The largest children’s sanatorium on the Balkans was found in the Sts. Constantine and Helena Resort. There are two names from the history of Varna, which are related to the Sts. Constantine and Helena Resort and which contributed the most to the prestige of the city at the end of the 19th century. These are Professor Paraskev Stoyanov – the founder of the sea therapy and the mud therapy in Bulgaria and Dr. Aleksandar Nedyalkov – manager of the Tsaritsa Eleonora State Children’s Sea Sanatorium in the resort.
The dream of Prof. Stoyanov was to organize a sanatorium near the sea for children threatened by bone and joint tuberculosis. This happened in 1908, when, in the Sts. Constantine and Helena Resort, was started the construction of the sanatorium buildings. Queen Eleonora, who lived in the Euxinograd Palace in that time, personally took part in building and furnishing the sanatorium not only with moral support but also with personal donations. The medical establishment was officially opened in 1909 and became the largest children’s sanatorium on the Balkans, which received children from all over Bulgaria. The sanatorium was situated right next to the seashore amidst the greenery of the park. The principles of the air, sea and mud therapy turned into the main principles of the medical establishment. After thousands of sick children were cured here, and the condition of hundreds improved greatly, Sts. Constantine and Helena became known as the first sea climatic treatment station in Bulgaria. Nowadays, the resort offers a wide variety of healing programs, using all known factors of the impact of the sea and thermal waters on the health and strength of the human body.
First participation in an international tourism fair
In 1924, the one-storey hotel in the St. Constantine Monastery was upgraded with two more floors. Thus, the three-storey building, for the first time in the history of Bulgarian tourism, took part in the International Tourism Fair in Prague in 1928.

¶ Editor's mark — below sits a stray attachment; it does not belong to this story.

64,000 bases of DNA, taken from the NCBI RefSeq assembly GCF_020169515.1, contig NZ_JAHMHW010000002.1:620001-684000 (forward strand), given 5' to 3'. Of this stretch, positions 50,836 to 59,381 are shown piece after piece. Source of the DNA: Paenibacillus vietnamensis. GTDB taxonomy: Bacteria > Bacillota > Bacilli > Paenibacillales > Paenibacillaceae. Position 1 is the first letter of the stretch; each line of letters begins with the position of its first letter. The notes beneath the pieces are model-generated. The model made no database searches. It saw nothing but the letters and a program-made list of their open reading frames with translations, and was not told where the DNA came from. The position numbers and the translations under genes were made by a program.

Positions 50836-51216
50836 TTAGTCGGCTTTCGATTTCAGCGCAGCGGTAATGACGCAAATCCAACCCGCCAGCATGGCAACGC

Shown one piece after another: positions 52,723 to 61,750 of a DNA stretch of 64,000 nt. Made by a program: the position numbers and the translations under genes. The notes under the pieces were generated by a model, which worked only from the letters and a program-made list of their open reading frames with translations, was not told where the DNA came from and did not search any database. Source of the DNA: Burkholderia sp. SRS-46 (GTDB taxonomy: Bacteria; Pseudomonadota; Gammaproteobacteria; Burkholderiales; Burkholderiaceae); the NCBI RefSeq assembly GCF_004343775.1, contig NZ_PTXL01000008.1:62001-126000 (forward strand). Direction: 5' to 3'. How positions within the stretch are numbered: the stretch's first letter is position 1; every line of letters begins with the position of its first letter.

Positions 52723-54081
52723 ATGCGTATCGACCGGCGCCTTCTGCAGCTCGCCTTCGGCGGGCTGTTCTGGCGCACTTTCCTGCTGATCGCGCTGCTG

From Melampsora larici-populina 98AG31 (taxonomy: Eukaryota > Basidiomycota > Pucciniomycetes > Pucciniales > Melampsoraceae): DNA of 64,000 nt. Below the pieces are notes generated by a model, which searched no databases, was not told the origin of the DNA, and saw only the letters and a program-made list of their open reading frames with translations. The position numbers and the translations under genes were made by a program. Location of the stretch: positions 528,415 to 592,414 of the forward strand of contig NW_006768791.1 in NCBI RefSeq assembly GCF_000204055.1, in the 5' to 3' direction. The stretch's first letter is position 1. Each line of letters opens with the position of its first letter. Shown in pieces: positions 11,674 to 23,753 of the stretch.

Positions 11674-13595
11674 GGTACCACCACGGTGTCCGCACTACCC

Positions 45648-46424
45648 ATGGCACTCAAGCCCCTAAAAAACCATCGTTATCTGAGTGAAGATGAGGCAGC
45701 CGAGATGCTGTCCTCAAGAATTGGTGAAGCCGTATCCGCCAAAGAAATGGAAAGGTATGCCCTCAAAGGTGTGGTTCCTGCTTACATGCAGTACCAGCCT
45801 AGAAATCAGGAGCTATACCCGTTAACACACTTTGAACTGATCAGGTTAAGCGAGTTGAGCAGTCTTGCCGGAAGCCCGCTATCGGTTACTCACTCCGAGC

Development of the resort and tourism from 1908 to the present day
Following the analysis of the interest of foreign tourists to reside along the Varna coast, a regulation plan and rules for the suburban resort zone were adopted in 1933. It provided for the St. Constantine area to become a bustling and secular suburban resort with new luxury hotels, a sea casino, beautiful pedestrian lanes along the coast, a large park area and a recreation area. The first were the holiday station of the telegraph workers, the Polish holiday station, built by the municipality in Warsaw, the stations of the Teachers’ Fund, the Sofia School Board, and the Clerk’s Insurance Company. For the comfort of the tourists, a seasonal summer telegraph-mail station was opened where the visitors could send letters and postcards. Over the years, the development of the resort and of tourism as a whole was not only of a local interest, but turned into a state issue with the introduction of the Economic Tourism sector in the Bulgarian economy in 1947. New hotels, restaurants, confectioneries, bars, sports facilities, tennis courts, playgrounds, outdoor swimming pools were built in the resort.
Nowadays, in search of a proper rest and a favourable combination of a sea, thermal springs and a sea climate, thousands of tourists come to the Sts. Constantine and Helena Resort all year round to discover their perfect sea, spa, wellness and balneo vacation. And what is more – the place is special for those who find inspiration in beautiful landscapes and draw on the charging energy of the sea.